Thomas Edison Thought It Was a Bright Idea to Electrocute Animals
One of history's most brilliant inventors didn't hold a patent on being an asshole, but he emerged at the forefront of the field.
Photo via Wikimedia Commons
Most people stop thinking about Thomas Edison after they learn he invented the incandescent light bulb. That's fine with me! However, he also invented many other things: Among his 1,093 patents were those for the phonograph, an early method of vacuum-sealing fruit, and scary dolls that spoke in high-pitched shrieks or Edison's own deep, adult male voice. According to historian Maury Klein, Edison was "probably the most brilliant inventor America ever had." While Klein notes in the same breath that he was also "capable of spectacularly wrong choices," this is a real understatement: In reality, Edison was a ruthlessly competitive businessman who sacrificed his relationships with his family, the wellbeing of many artists, and the lives of countless animals in his quest to dominate in his various endeavors.
Born in Ohio in 1847, Thomas Alva Edison developed an entrepreneurial spirit early; after he was pulled out of school for being hyper, he began selling candy and newspapers and conducting experiments with chemicals in his basement. (Because he stored these chemicals in a locker on a train, he can be said to have caused at least one train fire.) Despite a lack of formal schooling, he quickly went on to become the 19th-century version of a gray-hoodied college-dropout programmer; his first boon came in 1869, when at the age of 22 he earned $40,000 for an improvement on the stock ticker.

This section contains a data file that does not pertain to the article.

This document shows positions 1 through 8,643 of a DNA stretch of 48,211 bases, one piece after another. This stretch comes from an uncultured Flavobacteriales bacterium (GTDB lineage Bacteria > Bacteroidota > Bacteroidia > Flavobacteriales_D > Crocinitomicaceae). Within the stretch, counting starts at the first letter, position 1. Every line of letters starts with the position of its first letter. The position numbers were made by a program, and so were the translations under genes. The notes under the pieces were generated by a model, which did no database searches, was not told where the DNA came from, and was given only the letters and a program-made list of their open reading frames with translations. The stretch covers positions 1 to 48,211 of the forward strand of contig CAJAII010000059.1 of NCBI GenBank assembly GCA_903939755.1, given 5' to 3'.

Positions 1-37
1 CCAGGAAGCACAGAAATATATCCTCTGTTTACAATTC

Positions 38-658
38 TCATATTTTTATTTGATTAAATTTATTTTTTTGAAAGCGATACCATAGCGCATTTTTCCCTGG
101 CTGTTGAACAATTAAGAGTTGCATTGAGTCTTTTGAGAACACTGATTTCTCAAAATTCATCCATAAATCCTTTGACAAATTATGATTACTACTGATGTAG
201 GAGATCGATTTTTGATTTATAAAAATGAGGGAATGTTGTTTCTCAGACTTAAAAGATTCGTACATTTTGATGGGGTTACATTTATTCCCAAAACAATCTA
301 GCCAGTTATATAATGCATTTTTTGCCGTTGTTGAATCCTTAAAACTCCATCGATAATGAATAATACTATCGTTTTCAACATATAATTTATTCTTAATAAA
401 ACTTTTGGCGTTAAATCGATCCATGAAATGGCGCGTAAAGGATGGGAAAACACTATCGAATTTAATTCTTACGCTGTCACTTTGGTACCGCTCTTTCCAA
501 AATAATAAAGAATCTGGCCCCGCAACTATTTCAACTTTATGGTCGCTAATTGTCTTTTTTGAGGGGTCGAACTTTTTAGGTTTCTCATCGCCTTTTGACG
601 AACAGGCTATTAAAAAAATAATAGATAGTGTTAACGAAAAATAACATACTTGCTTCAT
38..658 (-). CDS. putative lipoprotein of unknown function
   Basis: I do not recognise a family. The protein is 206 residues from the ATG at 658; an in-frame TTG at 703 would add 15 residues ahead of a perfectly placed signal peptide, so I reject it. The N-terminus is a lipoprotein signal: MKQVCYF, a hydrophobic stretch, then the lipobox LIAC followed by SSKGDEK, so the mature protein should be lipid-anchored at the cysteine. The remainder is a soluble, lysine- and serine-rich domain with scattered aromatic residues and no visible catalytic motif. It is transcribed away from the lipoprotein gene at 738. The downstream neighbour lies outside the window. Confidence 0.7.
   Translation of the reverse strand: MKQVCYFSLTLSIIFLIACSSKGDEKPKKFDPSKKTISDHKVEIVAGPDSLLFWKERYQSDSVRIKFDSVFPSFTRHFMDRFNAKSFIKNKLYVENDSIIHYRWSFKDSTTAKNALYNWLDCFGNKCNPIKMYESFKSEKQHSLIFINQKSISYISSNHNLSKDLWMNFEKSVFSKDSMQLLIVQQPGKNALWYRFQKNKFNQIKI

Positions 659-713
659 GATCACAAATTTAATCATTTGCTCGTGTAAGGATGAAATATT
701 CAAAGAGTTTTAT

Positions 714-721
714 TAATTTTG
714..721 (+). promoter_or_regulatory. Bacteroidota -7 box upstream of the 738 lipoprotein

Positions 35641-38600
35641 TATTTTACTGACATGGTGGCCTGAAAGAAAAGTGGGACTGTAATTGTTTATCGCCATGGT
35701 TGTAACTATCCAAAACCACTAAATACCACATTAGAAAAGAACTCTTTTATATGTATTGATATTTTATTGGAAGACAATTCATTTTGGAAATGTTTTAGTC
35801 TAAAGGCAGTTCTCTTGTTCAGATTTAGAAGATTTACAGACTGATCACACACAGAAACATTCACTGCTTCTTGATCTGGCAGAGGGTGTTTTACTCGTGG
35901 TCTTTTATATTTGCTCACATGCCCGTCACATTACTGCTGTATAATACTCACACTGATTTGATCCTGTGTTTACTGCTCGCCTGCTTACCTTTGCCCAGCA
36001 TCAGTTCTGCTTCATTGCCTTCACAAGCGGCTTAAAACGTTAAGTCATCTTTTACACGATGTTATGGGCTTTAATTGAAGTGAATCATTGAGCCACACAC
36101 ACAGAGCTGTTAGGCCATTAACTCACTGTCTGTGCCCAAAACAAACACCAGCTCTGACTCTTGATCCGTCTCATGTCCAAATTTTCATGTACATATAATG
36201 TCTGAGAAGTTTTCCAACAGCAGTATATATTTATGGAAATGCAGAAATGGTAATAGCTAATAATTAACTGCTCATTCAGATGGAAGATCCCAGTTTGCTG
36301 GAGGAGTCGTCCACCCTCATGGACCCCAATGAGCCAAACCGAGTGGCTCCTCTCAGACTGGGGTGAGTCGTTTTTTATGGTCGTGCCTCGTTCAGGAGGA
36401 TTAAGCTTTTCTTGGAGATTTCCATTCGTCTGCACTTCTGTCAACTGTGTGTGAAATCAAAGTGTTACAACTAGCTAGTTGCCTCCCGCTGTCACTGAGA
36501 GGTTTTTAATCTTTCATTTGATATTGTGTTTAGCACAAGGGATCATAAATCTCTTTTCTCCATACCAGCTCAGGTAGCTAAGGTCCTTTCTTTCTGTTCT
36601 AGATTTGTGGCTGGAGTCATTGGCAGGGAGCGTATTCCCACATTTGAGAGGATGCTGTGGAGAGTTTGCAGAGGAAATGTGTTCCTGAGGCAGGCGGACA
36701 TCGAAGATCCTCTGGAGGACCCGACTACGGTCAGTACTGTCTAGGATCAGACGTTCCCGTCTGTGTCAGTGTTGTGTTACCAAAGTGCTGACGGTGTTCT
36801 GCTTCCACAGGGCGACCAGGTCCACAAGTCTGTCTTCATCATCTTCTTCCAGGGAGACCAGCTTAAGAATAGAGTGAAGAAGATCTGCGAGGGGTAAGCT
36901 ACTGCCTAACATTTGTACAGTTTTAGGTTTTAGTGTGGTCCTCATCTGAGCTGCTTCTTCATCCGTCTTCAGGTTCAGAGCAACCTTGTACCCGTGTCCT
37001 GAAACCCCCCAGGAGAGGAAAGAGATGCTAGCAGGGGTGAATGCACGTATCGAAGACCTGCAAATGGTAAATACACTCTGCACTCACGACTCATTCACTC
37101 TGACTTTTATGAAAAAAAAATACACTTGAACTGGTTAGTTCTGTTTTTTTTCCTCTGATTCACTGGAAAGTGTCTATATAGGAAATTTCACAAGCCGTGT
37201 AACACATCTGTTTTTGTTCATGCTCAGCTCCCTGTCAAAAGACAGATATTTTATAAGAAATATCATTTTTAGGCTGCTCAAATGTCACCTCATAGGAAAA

From there, Edison established a laboratory and went on a veritable inventing spree, though people on various forums argue that he deserves more credit for being a canny businessman and manager than for his skills as a scientist. The most notorious and sketchy of Edison's efforts towards world domination began in the early 1880s and would last for many years. Often referred to as the "War of Currents," the long-running battle between Edison and the industrialist George Westinghouse centered on which man would control the American electricity system. On one side, there was Edison, whose invention of the light bulb in 1879 was supported by a direct current (DC) electrical system of his own design. Although Edison knew the development of DC would stand to earn him hefty royalties as others used the system to generate hydroelectricity to power cities, he also feared DC's limitations: It couldn't travel long distances without losing a lot of energy. Opposing Edison was Westinghouse, who believed in another system: alternating current (AC), which the young Serbian engineer Nikola Tesla had originally developed for Edison. (Edison told Tesla his effort was cute but totally impractical, and sent him on his way.)